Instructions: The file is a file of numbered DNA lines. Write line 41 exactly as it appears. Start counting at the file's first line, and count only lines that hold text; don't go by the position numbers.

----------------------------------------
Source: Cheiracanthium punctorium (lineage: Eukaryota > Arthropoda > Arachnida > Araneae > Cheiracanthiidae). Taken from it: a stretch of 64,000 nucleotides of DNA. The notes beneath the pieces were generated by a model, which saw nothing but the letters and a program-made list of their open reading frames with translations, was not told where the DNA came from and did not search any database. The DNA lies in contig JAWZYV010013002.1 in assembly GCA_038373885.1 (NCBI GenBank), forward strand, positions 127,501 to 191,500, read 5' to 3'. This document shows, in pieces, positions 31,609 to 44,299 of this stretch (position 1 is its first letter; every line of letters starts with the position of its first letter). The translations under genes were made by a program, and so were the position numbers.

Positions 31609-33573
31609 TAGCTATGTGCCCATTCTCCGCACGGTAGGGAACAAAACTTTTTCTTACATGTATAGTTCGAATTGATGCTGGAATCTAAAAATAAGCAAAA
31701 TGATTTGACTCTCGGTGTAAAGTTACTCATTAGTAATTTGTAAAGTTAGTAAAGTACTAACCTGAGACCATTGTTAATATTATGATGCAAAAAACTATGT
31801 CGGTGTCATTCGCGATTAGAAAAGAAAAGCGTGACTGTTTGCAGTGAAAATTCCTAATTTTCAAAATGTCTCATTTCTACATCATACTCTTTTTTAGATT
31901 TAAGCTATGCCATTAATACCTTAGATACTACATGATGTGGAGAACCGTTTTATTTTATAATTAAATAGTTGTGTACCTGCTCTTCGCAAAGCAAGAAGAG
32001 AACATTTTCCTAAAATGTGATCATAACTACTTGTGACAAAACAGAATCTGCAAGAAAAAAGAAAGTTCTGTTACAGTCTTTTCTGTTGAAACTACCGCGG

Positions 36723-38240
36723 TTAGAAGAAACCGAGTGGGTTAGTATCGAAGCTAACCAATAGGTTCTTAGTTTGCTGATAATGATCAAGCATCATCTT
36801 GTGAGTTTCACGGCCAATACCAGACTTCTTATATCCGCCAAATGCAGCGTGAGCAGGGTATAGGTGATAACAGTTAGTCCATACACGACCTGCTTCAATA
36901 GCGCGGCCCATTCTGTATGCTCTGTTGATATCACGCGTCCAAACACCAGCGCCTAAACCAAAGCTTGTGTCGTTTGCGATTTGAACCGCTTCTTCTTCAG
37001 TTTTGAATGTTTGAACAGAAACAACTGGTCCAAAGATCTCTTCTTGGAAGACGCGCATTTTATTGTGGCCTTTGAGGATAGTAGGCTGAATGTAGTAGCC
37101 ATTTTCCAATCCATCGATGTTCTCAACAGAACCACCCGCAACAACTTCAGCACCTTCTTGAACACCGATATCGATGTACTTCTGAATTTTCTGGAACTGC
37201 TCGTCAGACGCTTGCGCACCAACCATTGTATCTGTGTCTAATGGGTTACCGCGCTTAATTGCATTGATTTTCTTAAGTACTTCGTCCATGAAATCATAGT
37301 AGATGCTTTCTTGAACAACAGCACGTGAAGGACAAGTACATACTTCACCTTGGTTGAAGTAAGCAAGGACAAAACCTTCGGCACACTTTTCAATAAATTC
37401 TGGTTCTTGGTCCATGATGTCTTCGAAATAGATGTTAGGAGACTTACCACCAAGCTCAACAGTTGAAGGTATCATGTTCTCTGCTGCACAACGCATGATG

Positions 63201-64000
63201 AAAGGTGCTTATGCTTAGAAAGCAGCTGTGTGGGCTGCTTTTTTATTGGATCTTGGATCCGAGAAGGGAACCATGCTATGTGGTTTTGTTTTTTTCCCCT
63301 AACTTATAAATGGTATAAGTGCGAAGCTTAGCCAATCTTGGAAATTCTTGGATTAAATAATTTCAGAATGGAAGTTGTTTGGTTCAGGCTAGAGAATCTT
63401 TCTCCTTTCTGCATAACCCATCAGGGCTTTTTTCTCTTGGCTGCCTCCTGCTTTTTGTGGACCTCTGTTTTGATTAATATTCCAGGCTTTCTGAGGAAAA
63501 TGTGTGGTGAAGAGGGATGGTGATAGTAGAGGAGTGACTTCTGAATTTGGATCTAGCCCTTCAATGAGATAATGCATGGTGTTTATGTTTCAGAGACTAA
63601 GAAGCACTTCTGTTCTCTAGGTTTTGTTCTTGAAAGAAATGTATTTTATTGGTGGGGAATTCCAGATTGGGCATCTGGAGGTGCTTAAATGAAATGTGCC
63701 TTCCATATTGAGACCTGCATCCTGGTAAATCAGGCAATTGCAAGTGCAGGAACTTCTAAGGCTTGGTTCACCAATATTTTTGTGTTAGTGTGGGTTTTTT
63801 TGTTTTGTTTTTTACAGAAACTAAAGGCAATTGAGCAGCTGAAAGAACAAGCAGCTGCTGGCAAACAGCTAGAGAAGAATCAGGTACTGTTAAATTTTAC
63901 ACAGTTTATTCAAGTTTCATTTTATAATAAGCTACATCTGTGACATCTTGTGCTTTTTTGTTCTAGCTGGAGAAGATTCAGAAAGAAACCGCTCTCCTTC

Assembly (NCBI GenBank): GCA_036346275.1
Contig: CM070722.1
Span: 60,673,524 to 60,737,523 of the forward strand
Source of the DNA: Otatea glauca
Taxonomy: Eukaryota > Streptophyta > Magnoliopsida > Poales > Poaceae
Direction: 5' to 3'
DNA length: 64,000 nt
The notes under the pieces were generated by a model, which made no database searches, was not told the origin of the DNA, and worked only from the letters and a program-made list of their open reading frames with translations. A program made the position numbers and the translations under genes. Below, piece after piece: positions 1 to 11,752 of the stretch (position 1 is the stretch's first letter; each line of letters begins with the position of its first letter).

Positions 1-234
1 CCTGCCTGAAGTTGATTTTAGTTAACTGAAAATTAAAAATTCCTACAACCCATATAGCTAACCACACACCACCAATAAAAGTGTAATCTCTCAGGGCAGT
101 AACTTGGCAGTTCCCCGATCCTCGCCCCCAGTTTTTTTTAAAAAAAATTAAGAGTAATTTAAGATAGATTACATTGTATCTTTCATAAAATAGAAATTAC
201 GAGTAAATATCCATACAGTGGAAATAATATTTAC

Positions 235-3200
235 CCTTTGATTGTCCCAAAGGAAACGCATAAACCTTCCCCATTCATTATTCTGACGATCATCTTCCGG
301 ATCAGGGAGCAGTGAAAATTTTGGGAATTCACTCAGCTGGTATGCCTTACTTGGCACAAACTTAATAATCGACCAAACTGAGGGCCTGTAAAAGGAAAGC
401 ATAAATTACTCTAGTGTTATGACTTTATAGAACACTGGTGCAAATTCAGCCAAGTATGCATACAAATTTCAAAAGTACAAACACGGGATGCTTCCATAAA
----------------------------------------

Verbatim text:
401 ATAAATTACTCTAGTGTTATGACTTTATAGAACACTGGTGCAAATTCAGCCAAGTATGCATACAAATTTCAAAAGTACAAACACGGGATGCTTCCATAAA